When it comes to choosing the best paper shredder, more reviewers recommend the Fellowes Intellishred series than any other. particularly the Fellowes Intellishred PS-79Ci (*Est. $180). Users praise its jam-free guarantee, safety features, quiet operation and a 6-gallon pull-out bin on wheels. This style of paper shredder, sometimes called a "console" type, eliminates the need to lift off the motor and cutters every time the shredder's bin needs emptying. At 21.5-inches high, the Fellowes PS-79Ci is short enough to tuck under a desk.
This paper shredder carries a two-year warranty (the industry standard is one year). The Fellowes paper shredder also has a long duty cycle compared to other shredders' specifications; it's rated to run continuously for 12 minutes before needing a 20-minute cooling off period. In addition to shredding office paper, staples, small paper clips and credit cards, the Fellowes PS-79Ci can shred CDs and DVDs. The Fellowes PS-79Ci also has several safety features, including a patented sensor that shuts it off automatically if a hand touches the area around the insertion slot, making this model a good choice for homes with children. The basic power switch is hidden in the back, and a safety flap covers the slot that's dedicated to credit cards and CDs.
The most rigorous professional review of the PS-79Ci can be found at Popular Mechanics, where editors conducted several tests in an attempt to jam the shredder (which they were unable to do). Older professional reviews at Slate.com and by a New York Times technology expert also recommend this shredder for its jam-proof design and quiet operation. So do owners reviewing it at Amazon.com, Staples.com, Walmart.com, Fellowes.com and OfficeDepot.com. As with most paper shredders, owners report best results when feeding fewer than the manufacturer-claimed 12 sheets per pass. We found minor complaints about the bin design tearing plastic liners; it's not clear whether or not these were the bags designed for it by Fellowes.
Some owners say the Fellowes PS-79Ci doesn't handle unopened junk mail well -- a disappointment since it's handy to toss in a whole envelope at a time. By contrast, the less expensive Staples SPL-TXC122A (*Est. $150) gets high marks from owners on this score. It also earns high ratings in comparison tests and in owner-written reviews at Staples.com. The main drawback is that this is a wastebasket-style paper shredder, and we found quite a few comments from owners wishing it had a pull-out bin instead.
The Staples SPL-TXC122A shreds everything the PS-79Ci handles except for paper clips. The Staples paper shredder carries only a one-year warranty and runs continuously for up to six minutes -- half as long as the Fellowes PS-79Ci -- but shreds at double the speed of most models. A red lock-out key is the only safety feature; the main power switch is in full view (where a child could reach it easily), and there's no sensor to shut off the shredder if a hand gets too close to the insertion slot.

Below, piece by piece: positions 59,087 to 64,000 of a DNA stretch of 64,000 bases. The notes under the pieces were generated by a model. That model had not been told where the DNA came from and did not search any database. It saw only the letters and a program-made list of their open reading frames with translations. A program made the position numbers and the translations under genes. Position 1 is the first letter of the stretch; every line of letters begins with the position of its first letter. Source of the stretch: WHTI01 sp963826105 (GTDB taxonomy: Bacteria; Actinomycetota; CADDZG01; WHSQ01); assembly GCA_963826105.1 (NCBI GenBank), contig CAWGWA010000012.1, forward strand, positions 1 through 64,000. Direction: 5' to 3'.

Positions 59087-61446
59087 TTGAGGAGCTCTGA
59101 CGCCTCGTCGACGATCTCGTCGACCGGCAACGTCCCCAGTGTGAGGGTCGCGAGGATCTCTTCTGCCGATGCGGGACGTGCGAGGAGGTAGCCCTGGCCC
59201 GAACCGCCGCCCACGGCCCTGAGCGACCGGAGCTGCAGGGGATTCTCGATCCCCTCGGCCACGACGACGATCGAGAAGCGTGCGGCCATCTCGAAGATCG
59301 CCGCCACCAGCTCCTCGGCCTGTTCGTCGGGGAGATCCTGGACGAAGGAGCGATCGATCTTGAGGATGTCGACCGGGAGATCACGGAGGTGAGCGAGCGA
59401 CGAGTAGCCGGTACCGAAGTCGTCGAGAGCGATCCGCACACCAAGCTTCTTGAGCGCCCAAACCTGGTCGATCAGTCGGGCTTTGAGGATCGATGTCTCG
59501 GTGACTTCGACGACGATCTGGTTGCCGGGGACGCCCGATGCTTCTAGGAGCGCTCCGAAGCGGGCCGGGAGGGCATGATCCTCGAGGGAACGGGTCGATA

A few other models of note: The OfficeMax 10-sheet Micro-Cut Shredder (*Est. $140) is quiet and earns good ratings at OfficeMax.com and Amazon.com, but it cannot shred CDs and it lacks any safety features. The Royal HD1400MX (*Est. $110) also earns criticism because it comes with obtrusive labels that owners at Amazon.com say are nearly impossible to remove -- a cosmetic but still annoying detail, say owners. The quiet (58 decibel) Black & Decker CC1500 (*Est. $190) earns criticism at Amazon.com for poor bin design. The quiet, energy-saving GoEcoLife GXC120Ti (*Est. $300) is really bulky and probably overkill for home use, reviewers say. So is the similar GoEcoLife GX1200 (*Est. $130) at Costco; neither model has any standout safety features.
Compact paper shredders (with bins sized below 5 gallons) are designed to fit into small spaces -- beneath a desk, on a desktop or tucked into a small nook.
The 12-sheet Fellowes P-12Cs paper shredder, also called the P-12C (*Est. $130), is designed to go under a desk or in another tight space. It's slim but deep: 17 inches from front to back but only 8.75 inches wide. The 4-gallon bin pulls out from this narrow front so you don't have to lift off the top to empty it. Safety features include a sensor that turns off the shredder if a hand comes too close to the opening. There's also a power switch hidden in the back, and controls that lock the shredder in the on or off position.
One drawback is that this model doesn't shred data disks. Also, the pull-out bin lacks wheels so it can catch on carpet; quite a few owners say it's also messy to empty. Controls are recessed on top of the unit, which can make them hard to see. Several owners reviewing it at Fellowes.com, OfficeDepot.com and Amazon.com also report that it's noisy. If you need an extra safe shredder for a small space, though, this is the best model we found.
Some paper shredders are even smaller, designed for desktop use. The Staples Mailmate M7 (*Est. $90) is a crosscut shredder that measures just 12 inches high (by 12.7 inches wide, 10.3 inches deep), and the 1.62-gallon bin pulls out for easy emptying. Operating at only 65 decibels, the Mailmate M7 is almost twice as quiet as the earlier 70-decibel Staples Mailmate M5 (*Est. $70), which many users complain is too loud.
Reviewers say the Staples Mailmate M7 is quite capable, despite its small size. It shreds data discs and unopened junk mail as well as paper clips, staples and credit cards -- and up to 12 sheets per pass (though as with all paper shredders, it's wise to take claimed capacity with a grain of salt). The main drawback of the Mailmate M7, compared with the Fellowes P-12C and the Mailmate M5, is the lack of any safety features. (The Mailmate M5 has the raised, high-contrast buttons the CPSC recommends, plus a blade guard.)